So, what do you consider an inconvenience?
- Is it the wind blowing hair in your face as you're crossing the street?
- Is it an out-of-order ATM?
- Is it losing power for a week after an ice storm or hurricane?
- Is it not having electricity at all?
- Is it having wet firewood?
- Is it having to fix dinner for yourself when you're tired?
- Is it not having quite enough food for to feed your family?
- Is it missing the bus?
- Is it losing your job (or needing one in the first place)?
- Is it losing your keys? Dropping your keys? Needing to lock things up in the first place?
- Is it your child waking up too early or going to sleep too late?
- Is it having to pee in the woods (or not being able to?)
- Is it having too much stuff (or not enough)?
- Is it debt?
- Is it family holidays (or lack thereof)?
- Is it people?
- Is it sharing the road with drivers? pedestrians? cyclists?
- Is it sharing the planet with other animals?
- Is it sleeping, walking, crying, or coughing?
- Is it the urge to change, but having no clue how to enact it?
- Is it TV, cell phone, computer, or lack thereof?
- Is it having to dodge someone throwing a shoe at your face? Is it having bad aim?
- Is it the language barrier? The cultural barrier?
- Is it sharing a seat with someone on the train?
- Is it a dull knife, a bad hair day, or having to share your bath with mosquito larvae?
- Is it elephants trampling through your garden?
- Is it stepping in poop or even having to smell it? Is it being around people who think that theirs doesn't stink?
- Is it a broken copy machine?
- Is it child support? Children in general?
- Is it dreams, ideas, or lack thereof?
- Is it development or red tape?
- Is it a flood, drought, heat wave, blizzard, or earthquake?
- Is it an endangered species?
- Is it chipping a nail or biting your tongue?
In my 15th week, I've just realized that my list of "inconveniences" is evolving:
- not being charged $5 for every plastic bag I receive with my purchase.
- not being able to bring in my empty shampoo bottle for a discounted refill at most supermarkets
- not receiving a "return-packaging-to-manufacturer" envelope with all the products I buy.
- being entirely reliant on e-mail, internet, and phone communication in order to do my job well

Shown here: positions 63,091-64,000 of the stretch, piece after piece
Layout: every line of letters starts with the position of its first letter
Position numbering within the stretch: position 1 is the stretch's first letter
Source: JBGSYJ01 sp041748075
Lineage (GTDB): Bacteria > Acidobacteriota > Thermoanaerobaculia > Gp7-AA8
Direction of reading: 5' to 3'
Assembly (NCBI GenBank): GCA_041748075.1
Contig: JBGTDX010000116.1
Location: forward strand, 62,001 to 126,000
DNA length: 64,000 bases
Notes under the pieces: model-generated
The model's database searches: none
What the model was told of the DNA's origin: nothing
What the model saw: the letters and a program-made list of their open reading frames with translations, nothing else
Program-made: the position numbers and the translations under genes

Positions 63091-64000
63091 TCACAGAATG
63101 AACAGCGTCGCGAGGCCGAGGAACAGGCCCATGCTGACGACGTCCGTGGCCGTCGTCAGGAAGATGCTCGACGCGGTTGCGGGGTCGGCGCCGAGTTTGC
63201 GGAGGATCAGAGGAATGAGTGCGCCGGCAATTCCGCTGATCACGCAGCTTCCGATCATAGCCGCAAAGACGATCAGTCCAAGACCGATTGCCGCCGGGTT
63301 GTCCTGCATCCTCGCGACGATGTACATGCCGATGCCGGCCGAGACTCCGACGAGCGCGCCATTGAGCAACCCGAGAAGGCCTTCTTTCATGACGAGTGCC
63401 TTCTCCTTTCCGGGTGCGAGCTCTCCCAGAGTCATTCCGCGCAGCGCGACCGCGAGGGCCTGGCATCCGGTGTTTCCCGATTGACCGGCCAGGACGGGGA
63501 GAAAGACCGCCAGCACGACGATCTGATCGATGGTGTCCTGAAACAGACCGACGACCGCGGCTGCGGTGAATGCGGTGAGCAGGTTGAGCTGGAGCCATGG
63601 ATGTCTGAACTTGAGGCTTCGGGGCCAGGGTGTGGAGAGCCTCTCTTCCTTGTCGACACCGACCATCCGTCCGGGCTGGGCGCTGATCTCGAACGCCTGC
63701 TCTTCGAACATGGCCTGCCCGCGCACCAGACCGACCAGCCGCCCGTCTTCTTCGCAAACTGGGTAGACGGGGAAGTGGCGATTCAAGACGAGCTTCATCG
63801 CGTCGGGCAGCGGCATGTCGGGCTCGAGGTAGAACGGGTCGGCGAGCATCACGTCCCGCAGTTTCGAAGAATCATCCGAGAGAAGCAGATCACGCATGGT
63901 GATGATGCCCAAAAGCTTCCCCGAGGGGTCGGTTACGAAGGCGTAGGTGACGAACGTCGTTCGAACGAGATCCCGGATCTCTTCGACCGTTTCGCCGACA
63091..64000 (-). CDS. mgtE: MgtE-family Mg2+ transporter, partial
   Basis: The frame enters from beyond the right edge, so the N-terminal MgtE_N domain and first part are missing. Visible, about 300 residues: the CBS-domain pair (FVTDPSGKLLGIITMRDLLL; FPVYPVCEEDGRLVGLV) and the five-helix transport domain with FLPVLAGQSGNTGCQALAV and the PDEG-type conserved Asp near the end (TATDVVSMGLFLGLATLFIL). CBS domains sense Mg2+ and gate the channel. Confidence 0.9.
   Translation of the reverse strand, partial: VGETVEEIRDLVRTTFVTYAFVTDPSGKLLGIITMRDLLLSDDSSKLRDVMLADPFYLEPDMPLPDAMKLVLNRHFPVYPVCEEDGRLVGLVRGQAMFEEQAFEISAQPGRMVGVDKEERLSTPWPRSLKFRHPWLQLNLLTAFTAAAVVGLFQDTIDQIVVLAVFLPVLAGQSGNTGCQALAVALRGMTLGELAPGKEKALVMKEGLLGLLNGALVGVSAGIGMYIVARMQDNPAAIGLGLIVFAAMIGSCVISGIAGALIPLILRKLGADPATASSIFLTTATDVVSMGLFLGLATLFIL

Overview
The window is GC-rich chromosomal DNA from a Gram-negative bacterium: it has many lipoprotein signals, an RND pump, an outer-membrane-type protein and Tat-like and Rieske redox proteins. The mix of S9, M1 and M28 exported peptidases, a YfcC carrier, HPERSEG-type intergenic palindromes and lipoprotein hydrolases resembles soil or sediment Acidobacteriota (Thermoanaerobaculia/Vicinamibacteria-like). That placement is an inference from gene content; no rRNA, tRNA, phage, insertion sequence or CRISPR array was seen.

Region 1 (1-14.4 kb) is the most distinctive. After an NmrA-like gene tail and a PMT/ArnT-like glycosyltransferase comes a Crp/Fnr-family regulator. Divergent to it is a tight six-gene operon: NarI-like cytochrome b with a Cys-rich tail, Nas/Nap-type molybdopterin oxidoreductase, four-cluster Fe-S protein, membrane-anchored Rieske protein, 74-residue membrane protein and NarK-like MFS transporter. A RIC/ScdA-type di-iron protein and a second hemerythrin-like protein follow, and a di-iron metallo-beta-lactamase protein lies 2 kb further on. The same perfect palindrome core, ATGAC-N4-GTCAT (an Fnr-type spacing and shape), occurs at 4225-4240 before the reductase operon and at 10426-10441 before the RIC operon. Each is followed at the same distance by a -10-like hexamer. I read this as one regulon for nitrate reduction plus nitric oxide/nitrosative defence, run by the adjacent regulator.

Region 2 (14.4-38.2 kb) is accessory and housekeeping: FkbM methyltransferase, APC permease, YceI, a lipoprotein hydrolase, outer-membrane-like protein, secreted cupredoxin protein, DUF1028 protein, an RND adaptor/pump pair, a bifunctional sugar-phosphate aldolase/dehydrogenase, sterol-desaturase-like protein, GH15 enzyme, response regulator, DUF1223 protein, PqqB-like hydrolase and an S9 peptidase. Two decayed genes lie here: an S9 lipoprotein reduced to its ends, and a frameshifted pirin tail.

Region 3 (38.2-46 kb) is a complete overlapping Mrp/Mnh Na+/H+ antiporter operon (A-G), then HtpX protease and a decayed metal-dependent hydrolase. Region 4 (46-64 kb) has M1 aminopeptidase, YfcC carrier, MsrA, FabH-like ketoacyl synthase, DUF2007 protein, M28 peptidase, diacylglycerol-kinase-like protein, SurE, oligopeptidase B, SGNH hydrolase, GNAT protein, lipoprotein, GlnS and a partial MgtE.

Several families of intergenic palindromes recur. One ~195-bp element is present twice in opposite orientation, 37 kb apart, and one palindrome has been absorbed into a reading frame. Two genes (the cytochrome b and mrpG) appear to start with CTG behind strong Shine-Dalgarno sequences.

- having to reconfirm with employees at various stores that "no, thank you" I do not need a plastic bag...if I was able to carry everything to the register, I imagine that truth will hold as I walk out the door, right?
- being grouped in with the millions of other straw-abiding citizens
- having adapted to WAY too many conveniences via plastic
- the line of thinking that I need to fill my life with stuff rather than relationships and experiences and still believing that relationships and experiences need to have a lot of stuff in order to function properly
- having trash barrels everywhere
At my grandpa's funeral, I met a friend of my mom's for the first time...a wonderful woman who I felt like I'd known for years. She recalled a humorous story about ringing my grandparents doorbell (my mom was staying there) at 1:00 in the morning after a "libatious" high school reunion. The two friends who accompanied her whispered, "Are you sure we should be doing this? We're going to wake them up!" She pursed her lips and furrowed her brow and said exclaimed (in an animated & exasperated southern accent), "Nobody's gonna die!"
I have applied this wisdom many times since. So, next time you think about buying something (plastic or other)...ask yourself..."Am I gonna die if I don't buy this?" If that approach is too extreme for you, you can tone it down a notch by asking..."Is this going to bring me happiness?" or "How is this going to improve mine or my family's health or appreciation for life?"
Just try it...
Often, I just turn on my robot switch when I enter the grocery. Now I realize that I can't even mindlessly order a glass of water at a restaurant or I get a free straw for my new straw house that I am slowly building in my guest room.
Wake up & abre los ojos. If you are reading this, it probably means that you're not dead either.
Friday, December 5, 2008
Before I begin the end of this 7-step journey, I need to confess something. I'm obsessed with the Feedjit widget on my blog. I look at it religiously and I found something very strange. I recently finished reading The Last American Man by Elizabeth Gilbert (who I am completely enchanted with--as well as Kristen Wiig from Saturday Night Live--I LOVE TALENTED STRONG WOMEN!!) I had never heard of Boone, North Carolina until I read about Eustace Conway and Turtle Island. This is a man who I'm pretty sure could lovingly kick my rear end into next Tuesday, but again...I digress AND recommend reading this book.
ANYWAY--I saw that there was a hit on the FEEDJIT map from Boone! I have no idea if the reader is connected to Turtle Island, barn kitties, Peter Rabbit or the fine art of dumpster diving, but CHEERS to Boone, NC reader, whoever you may be!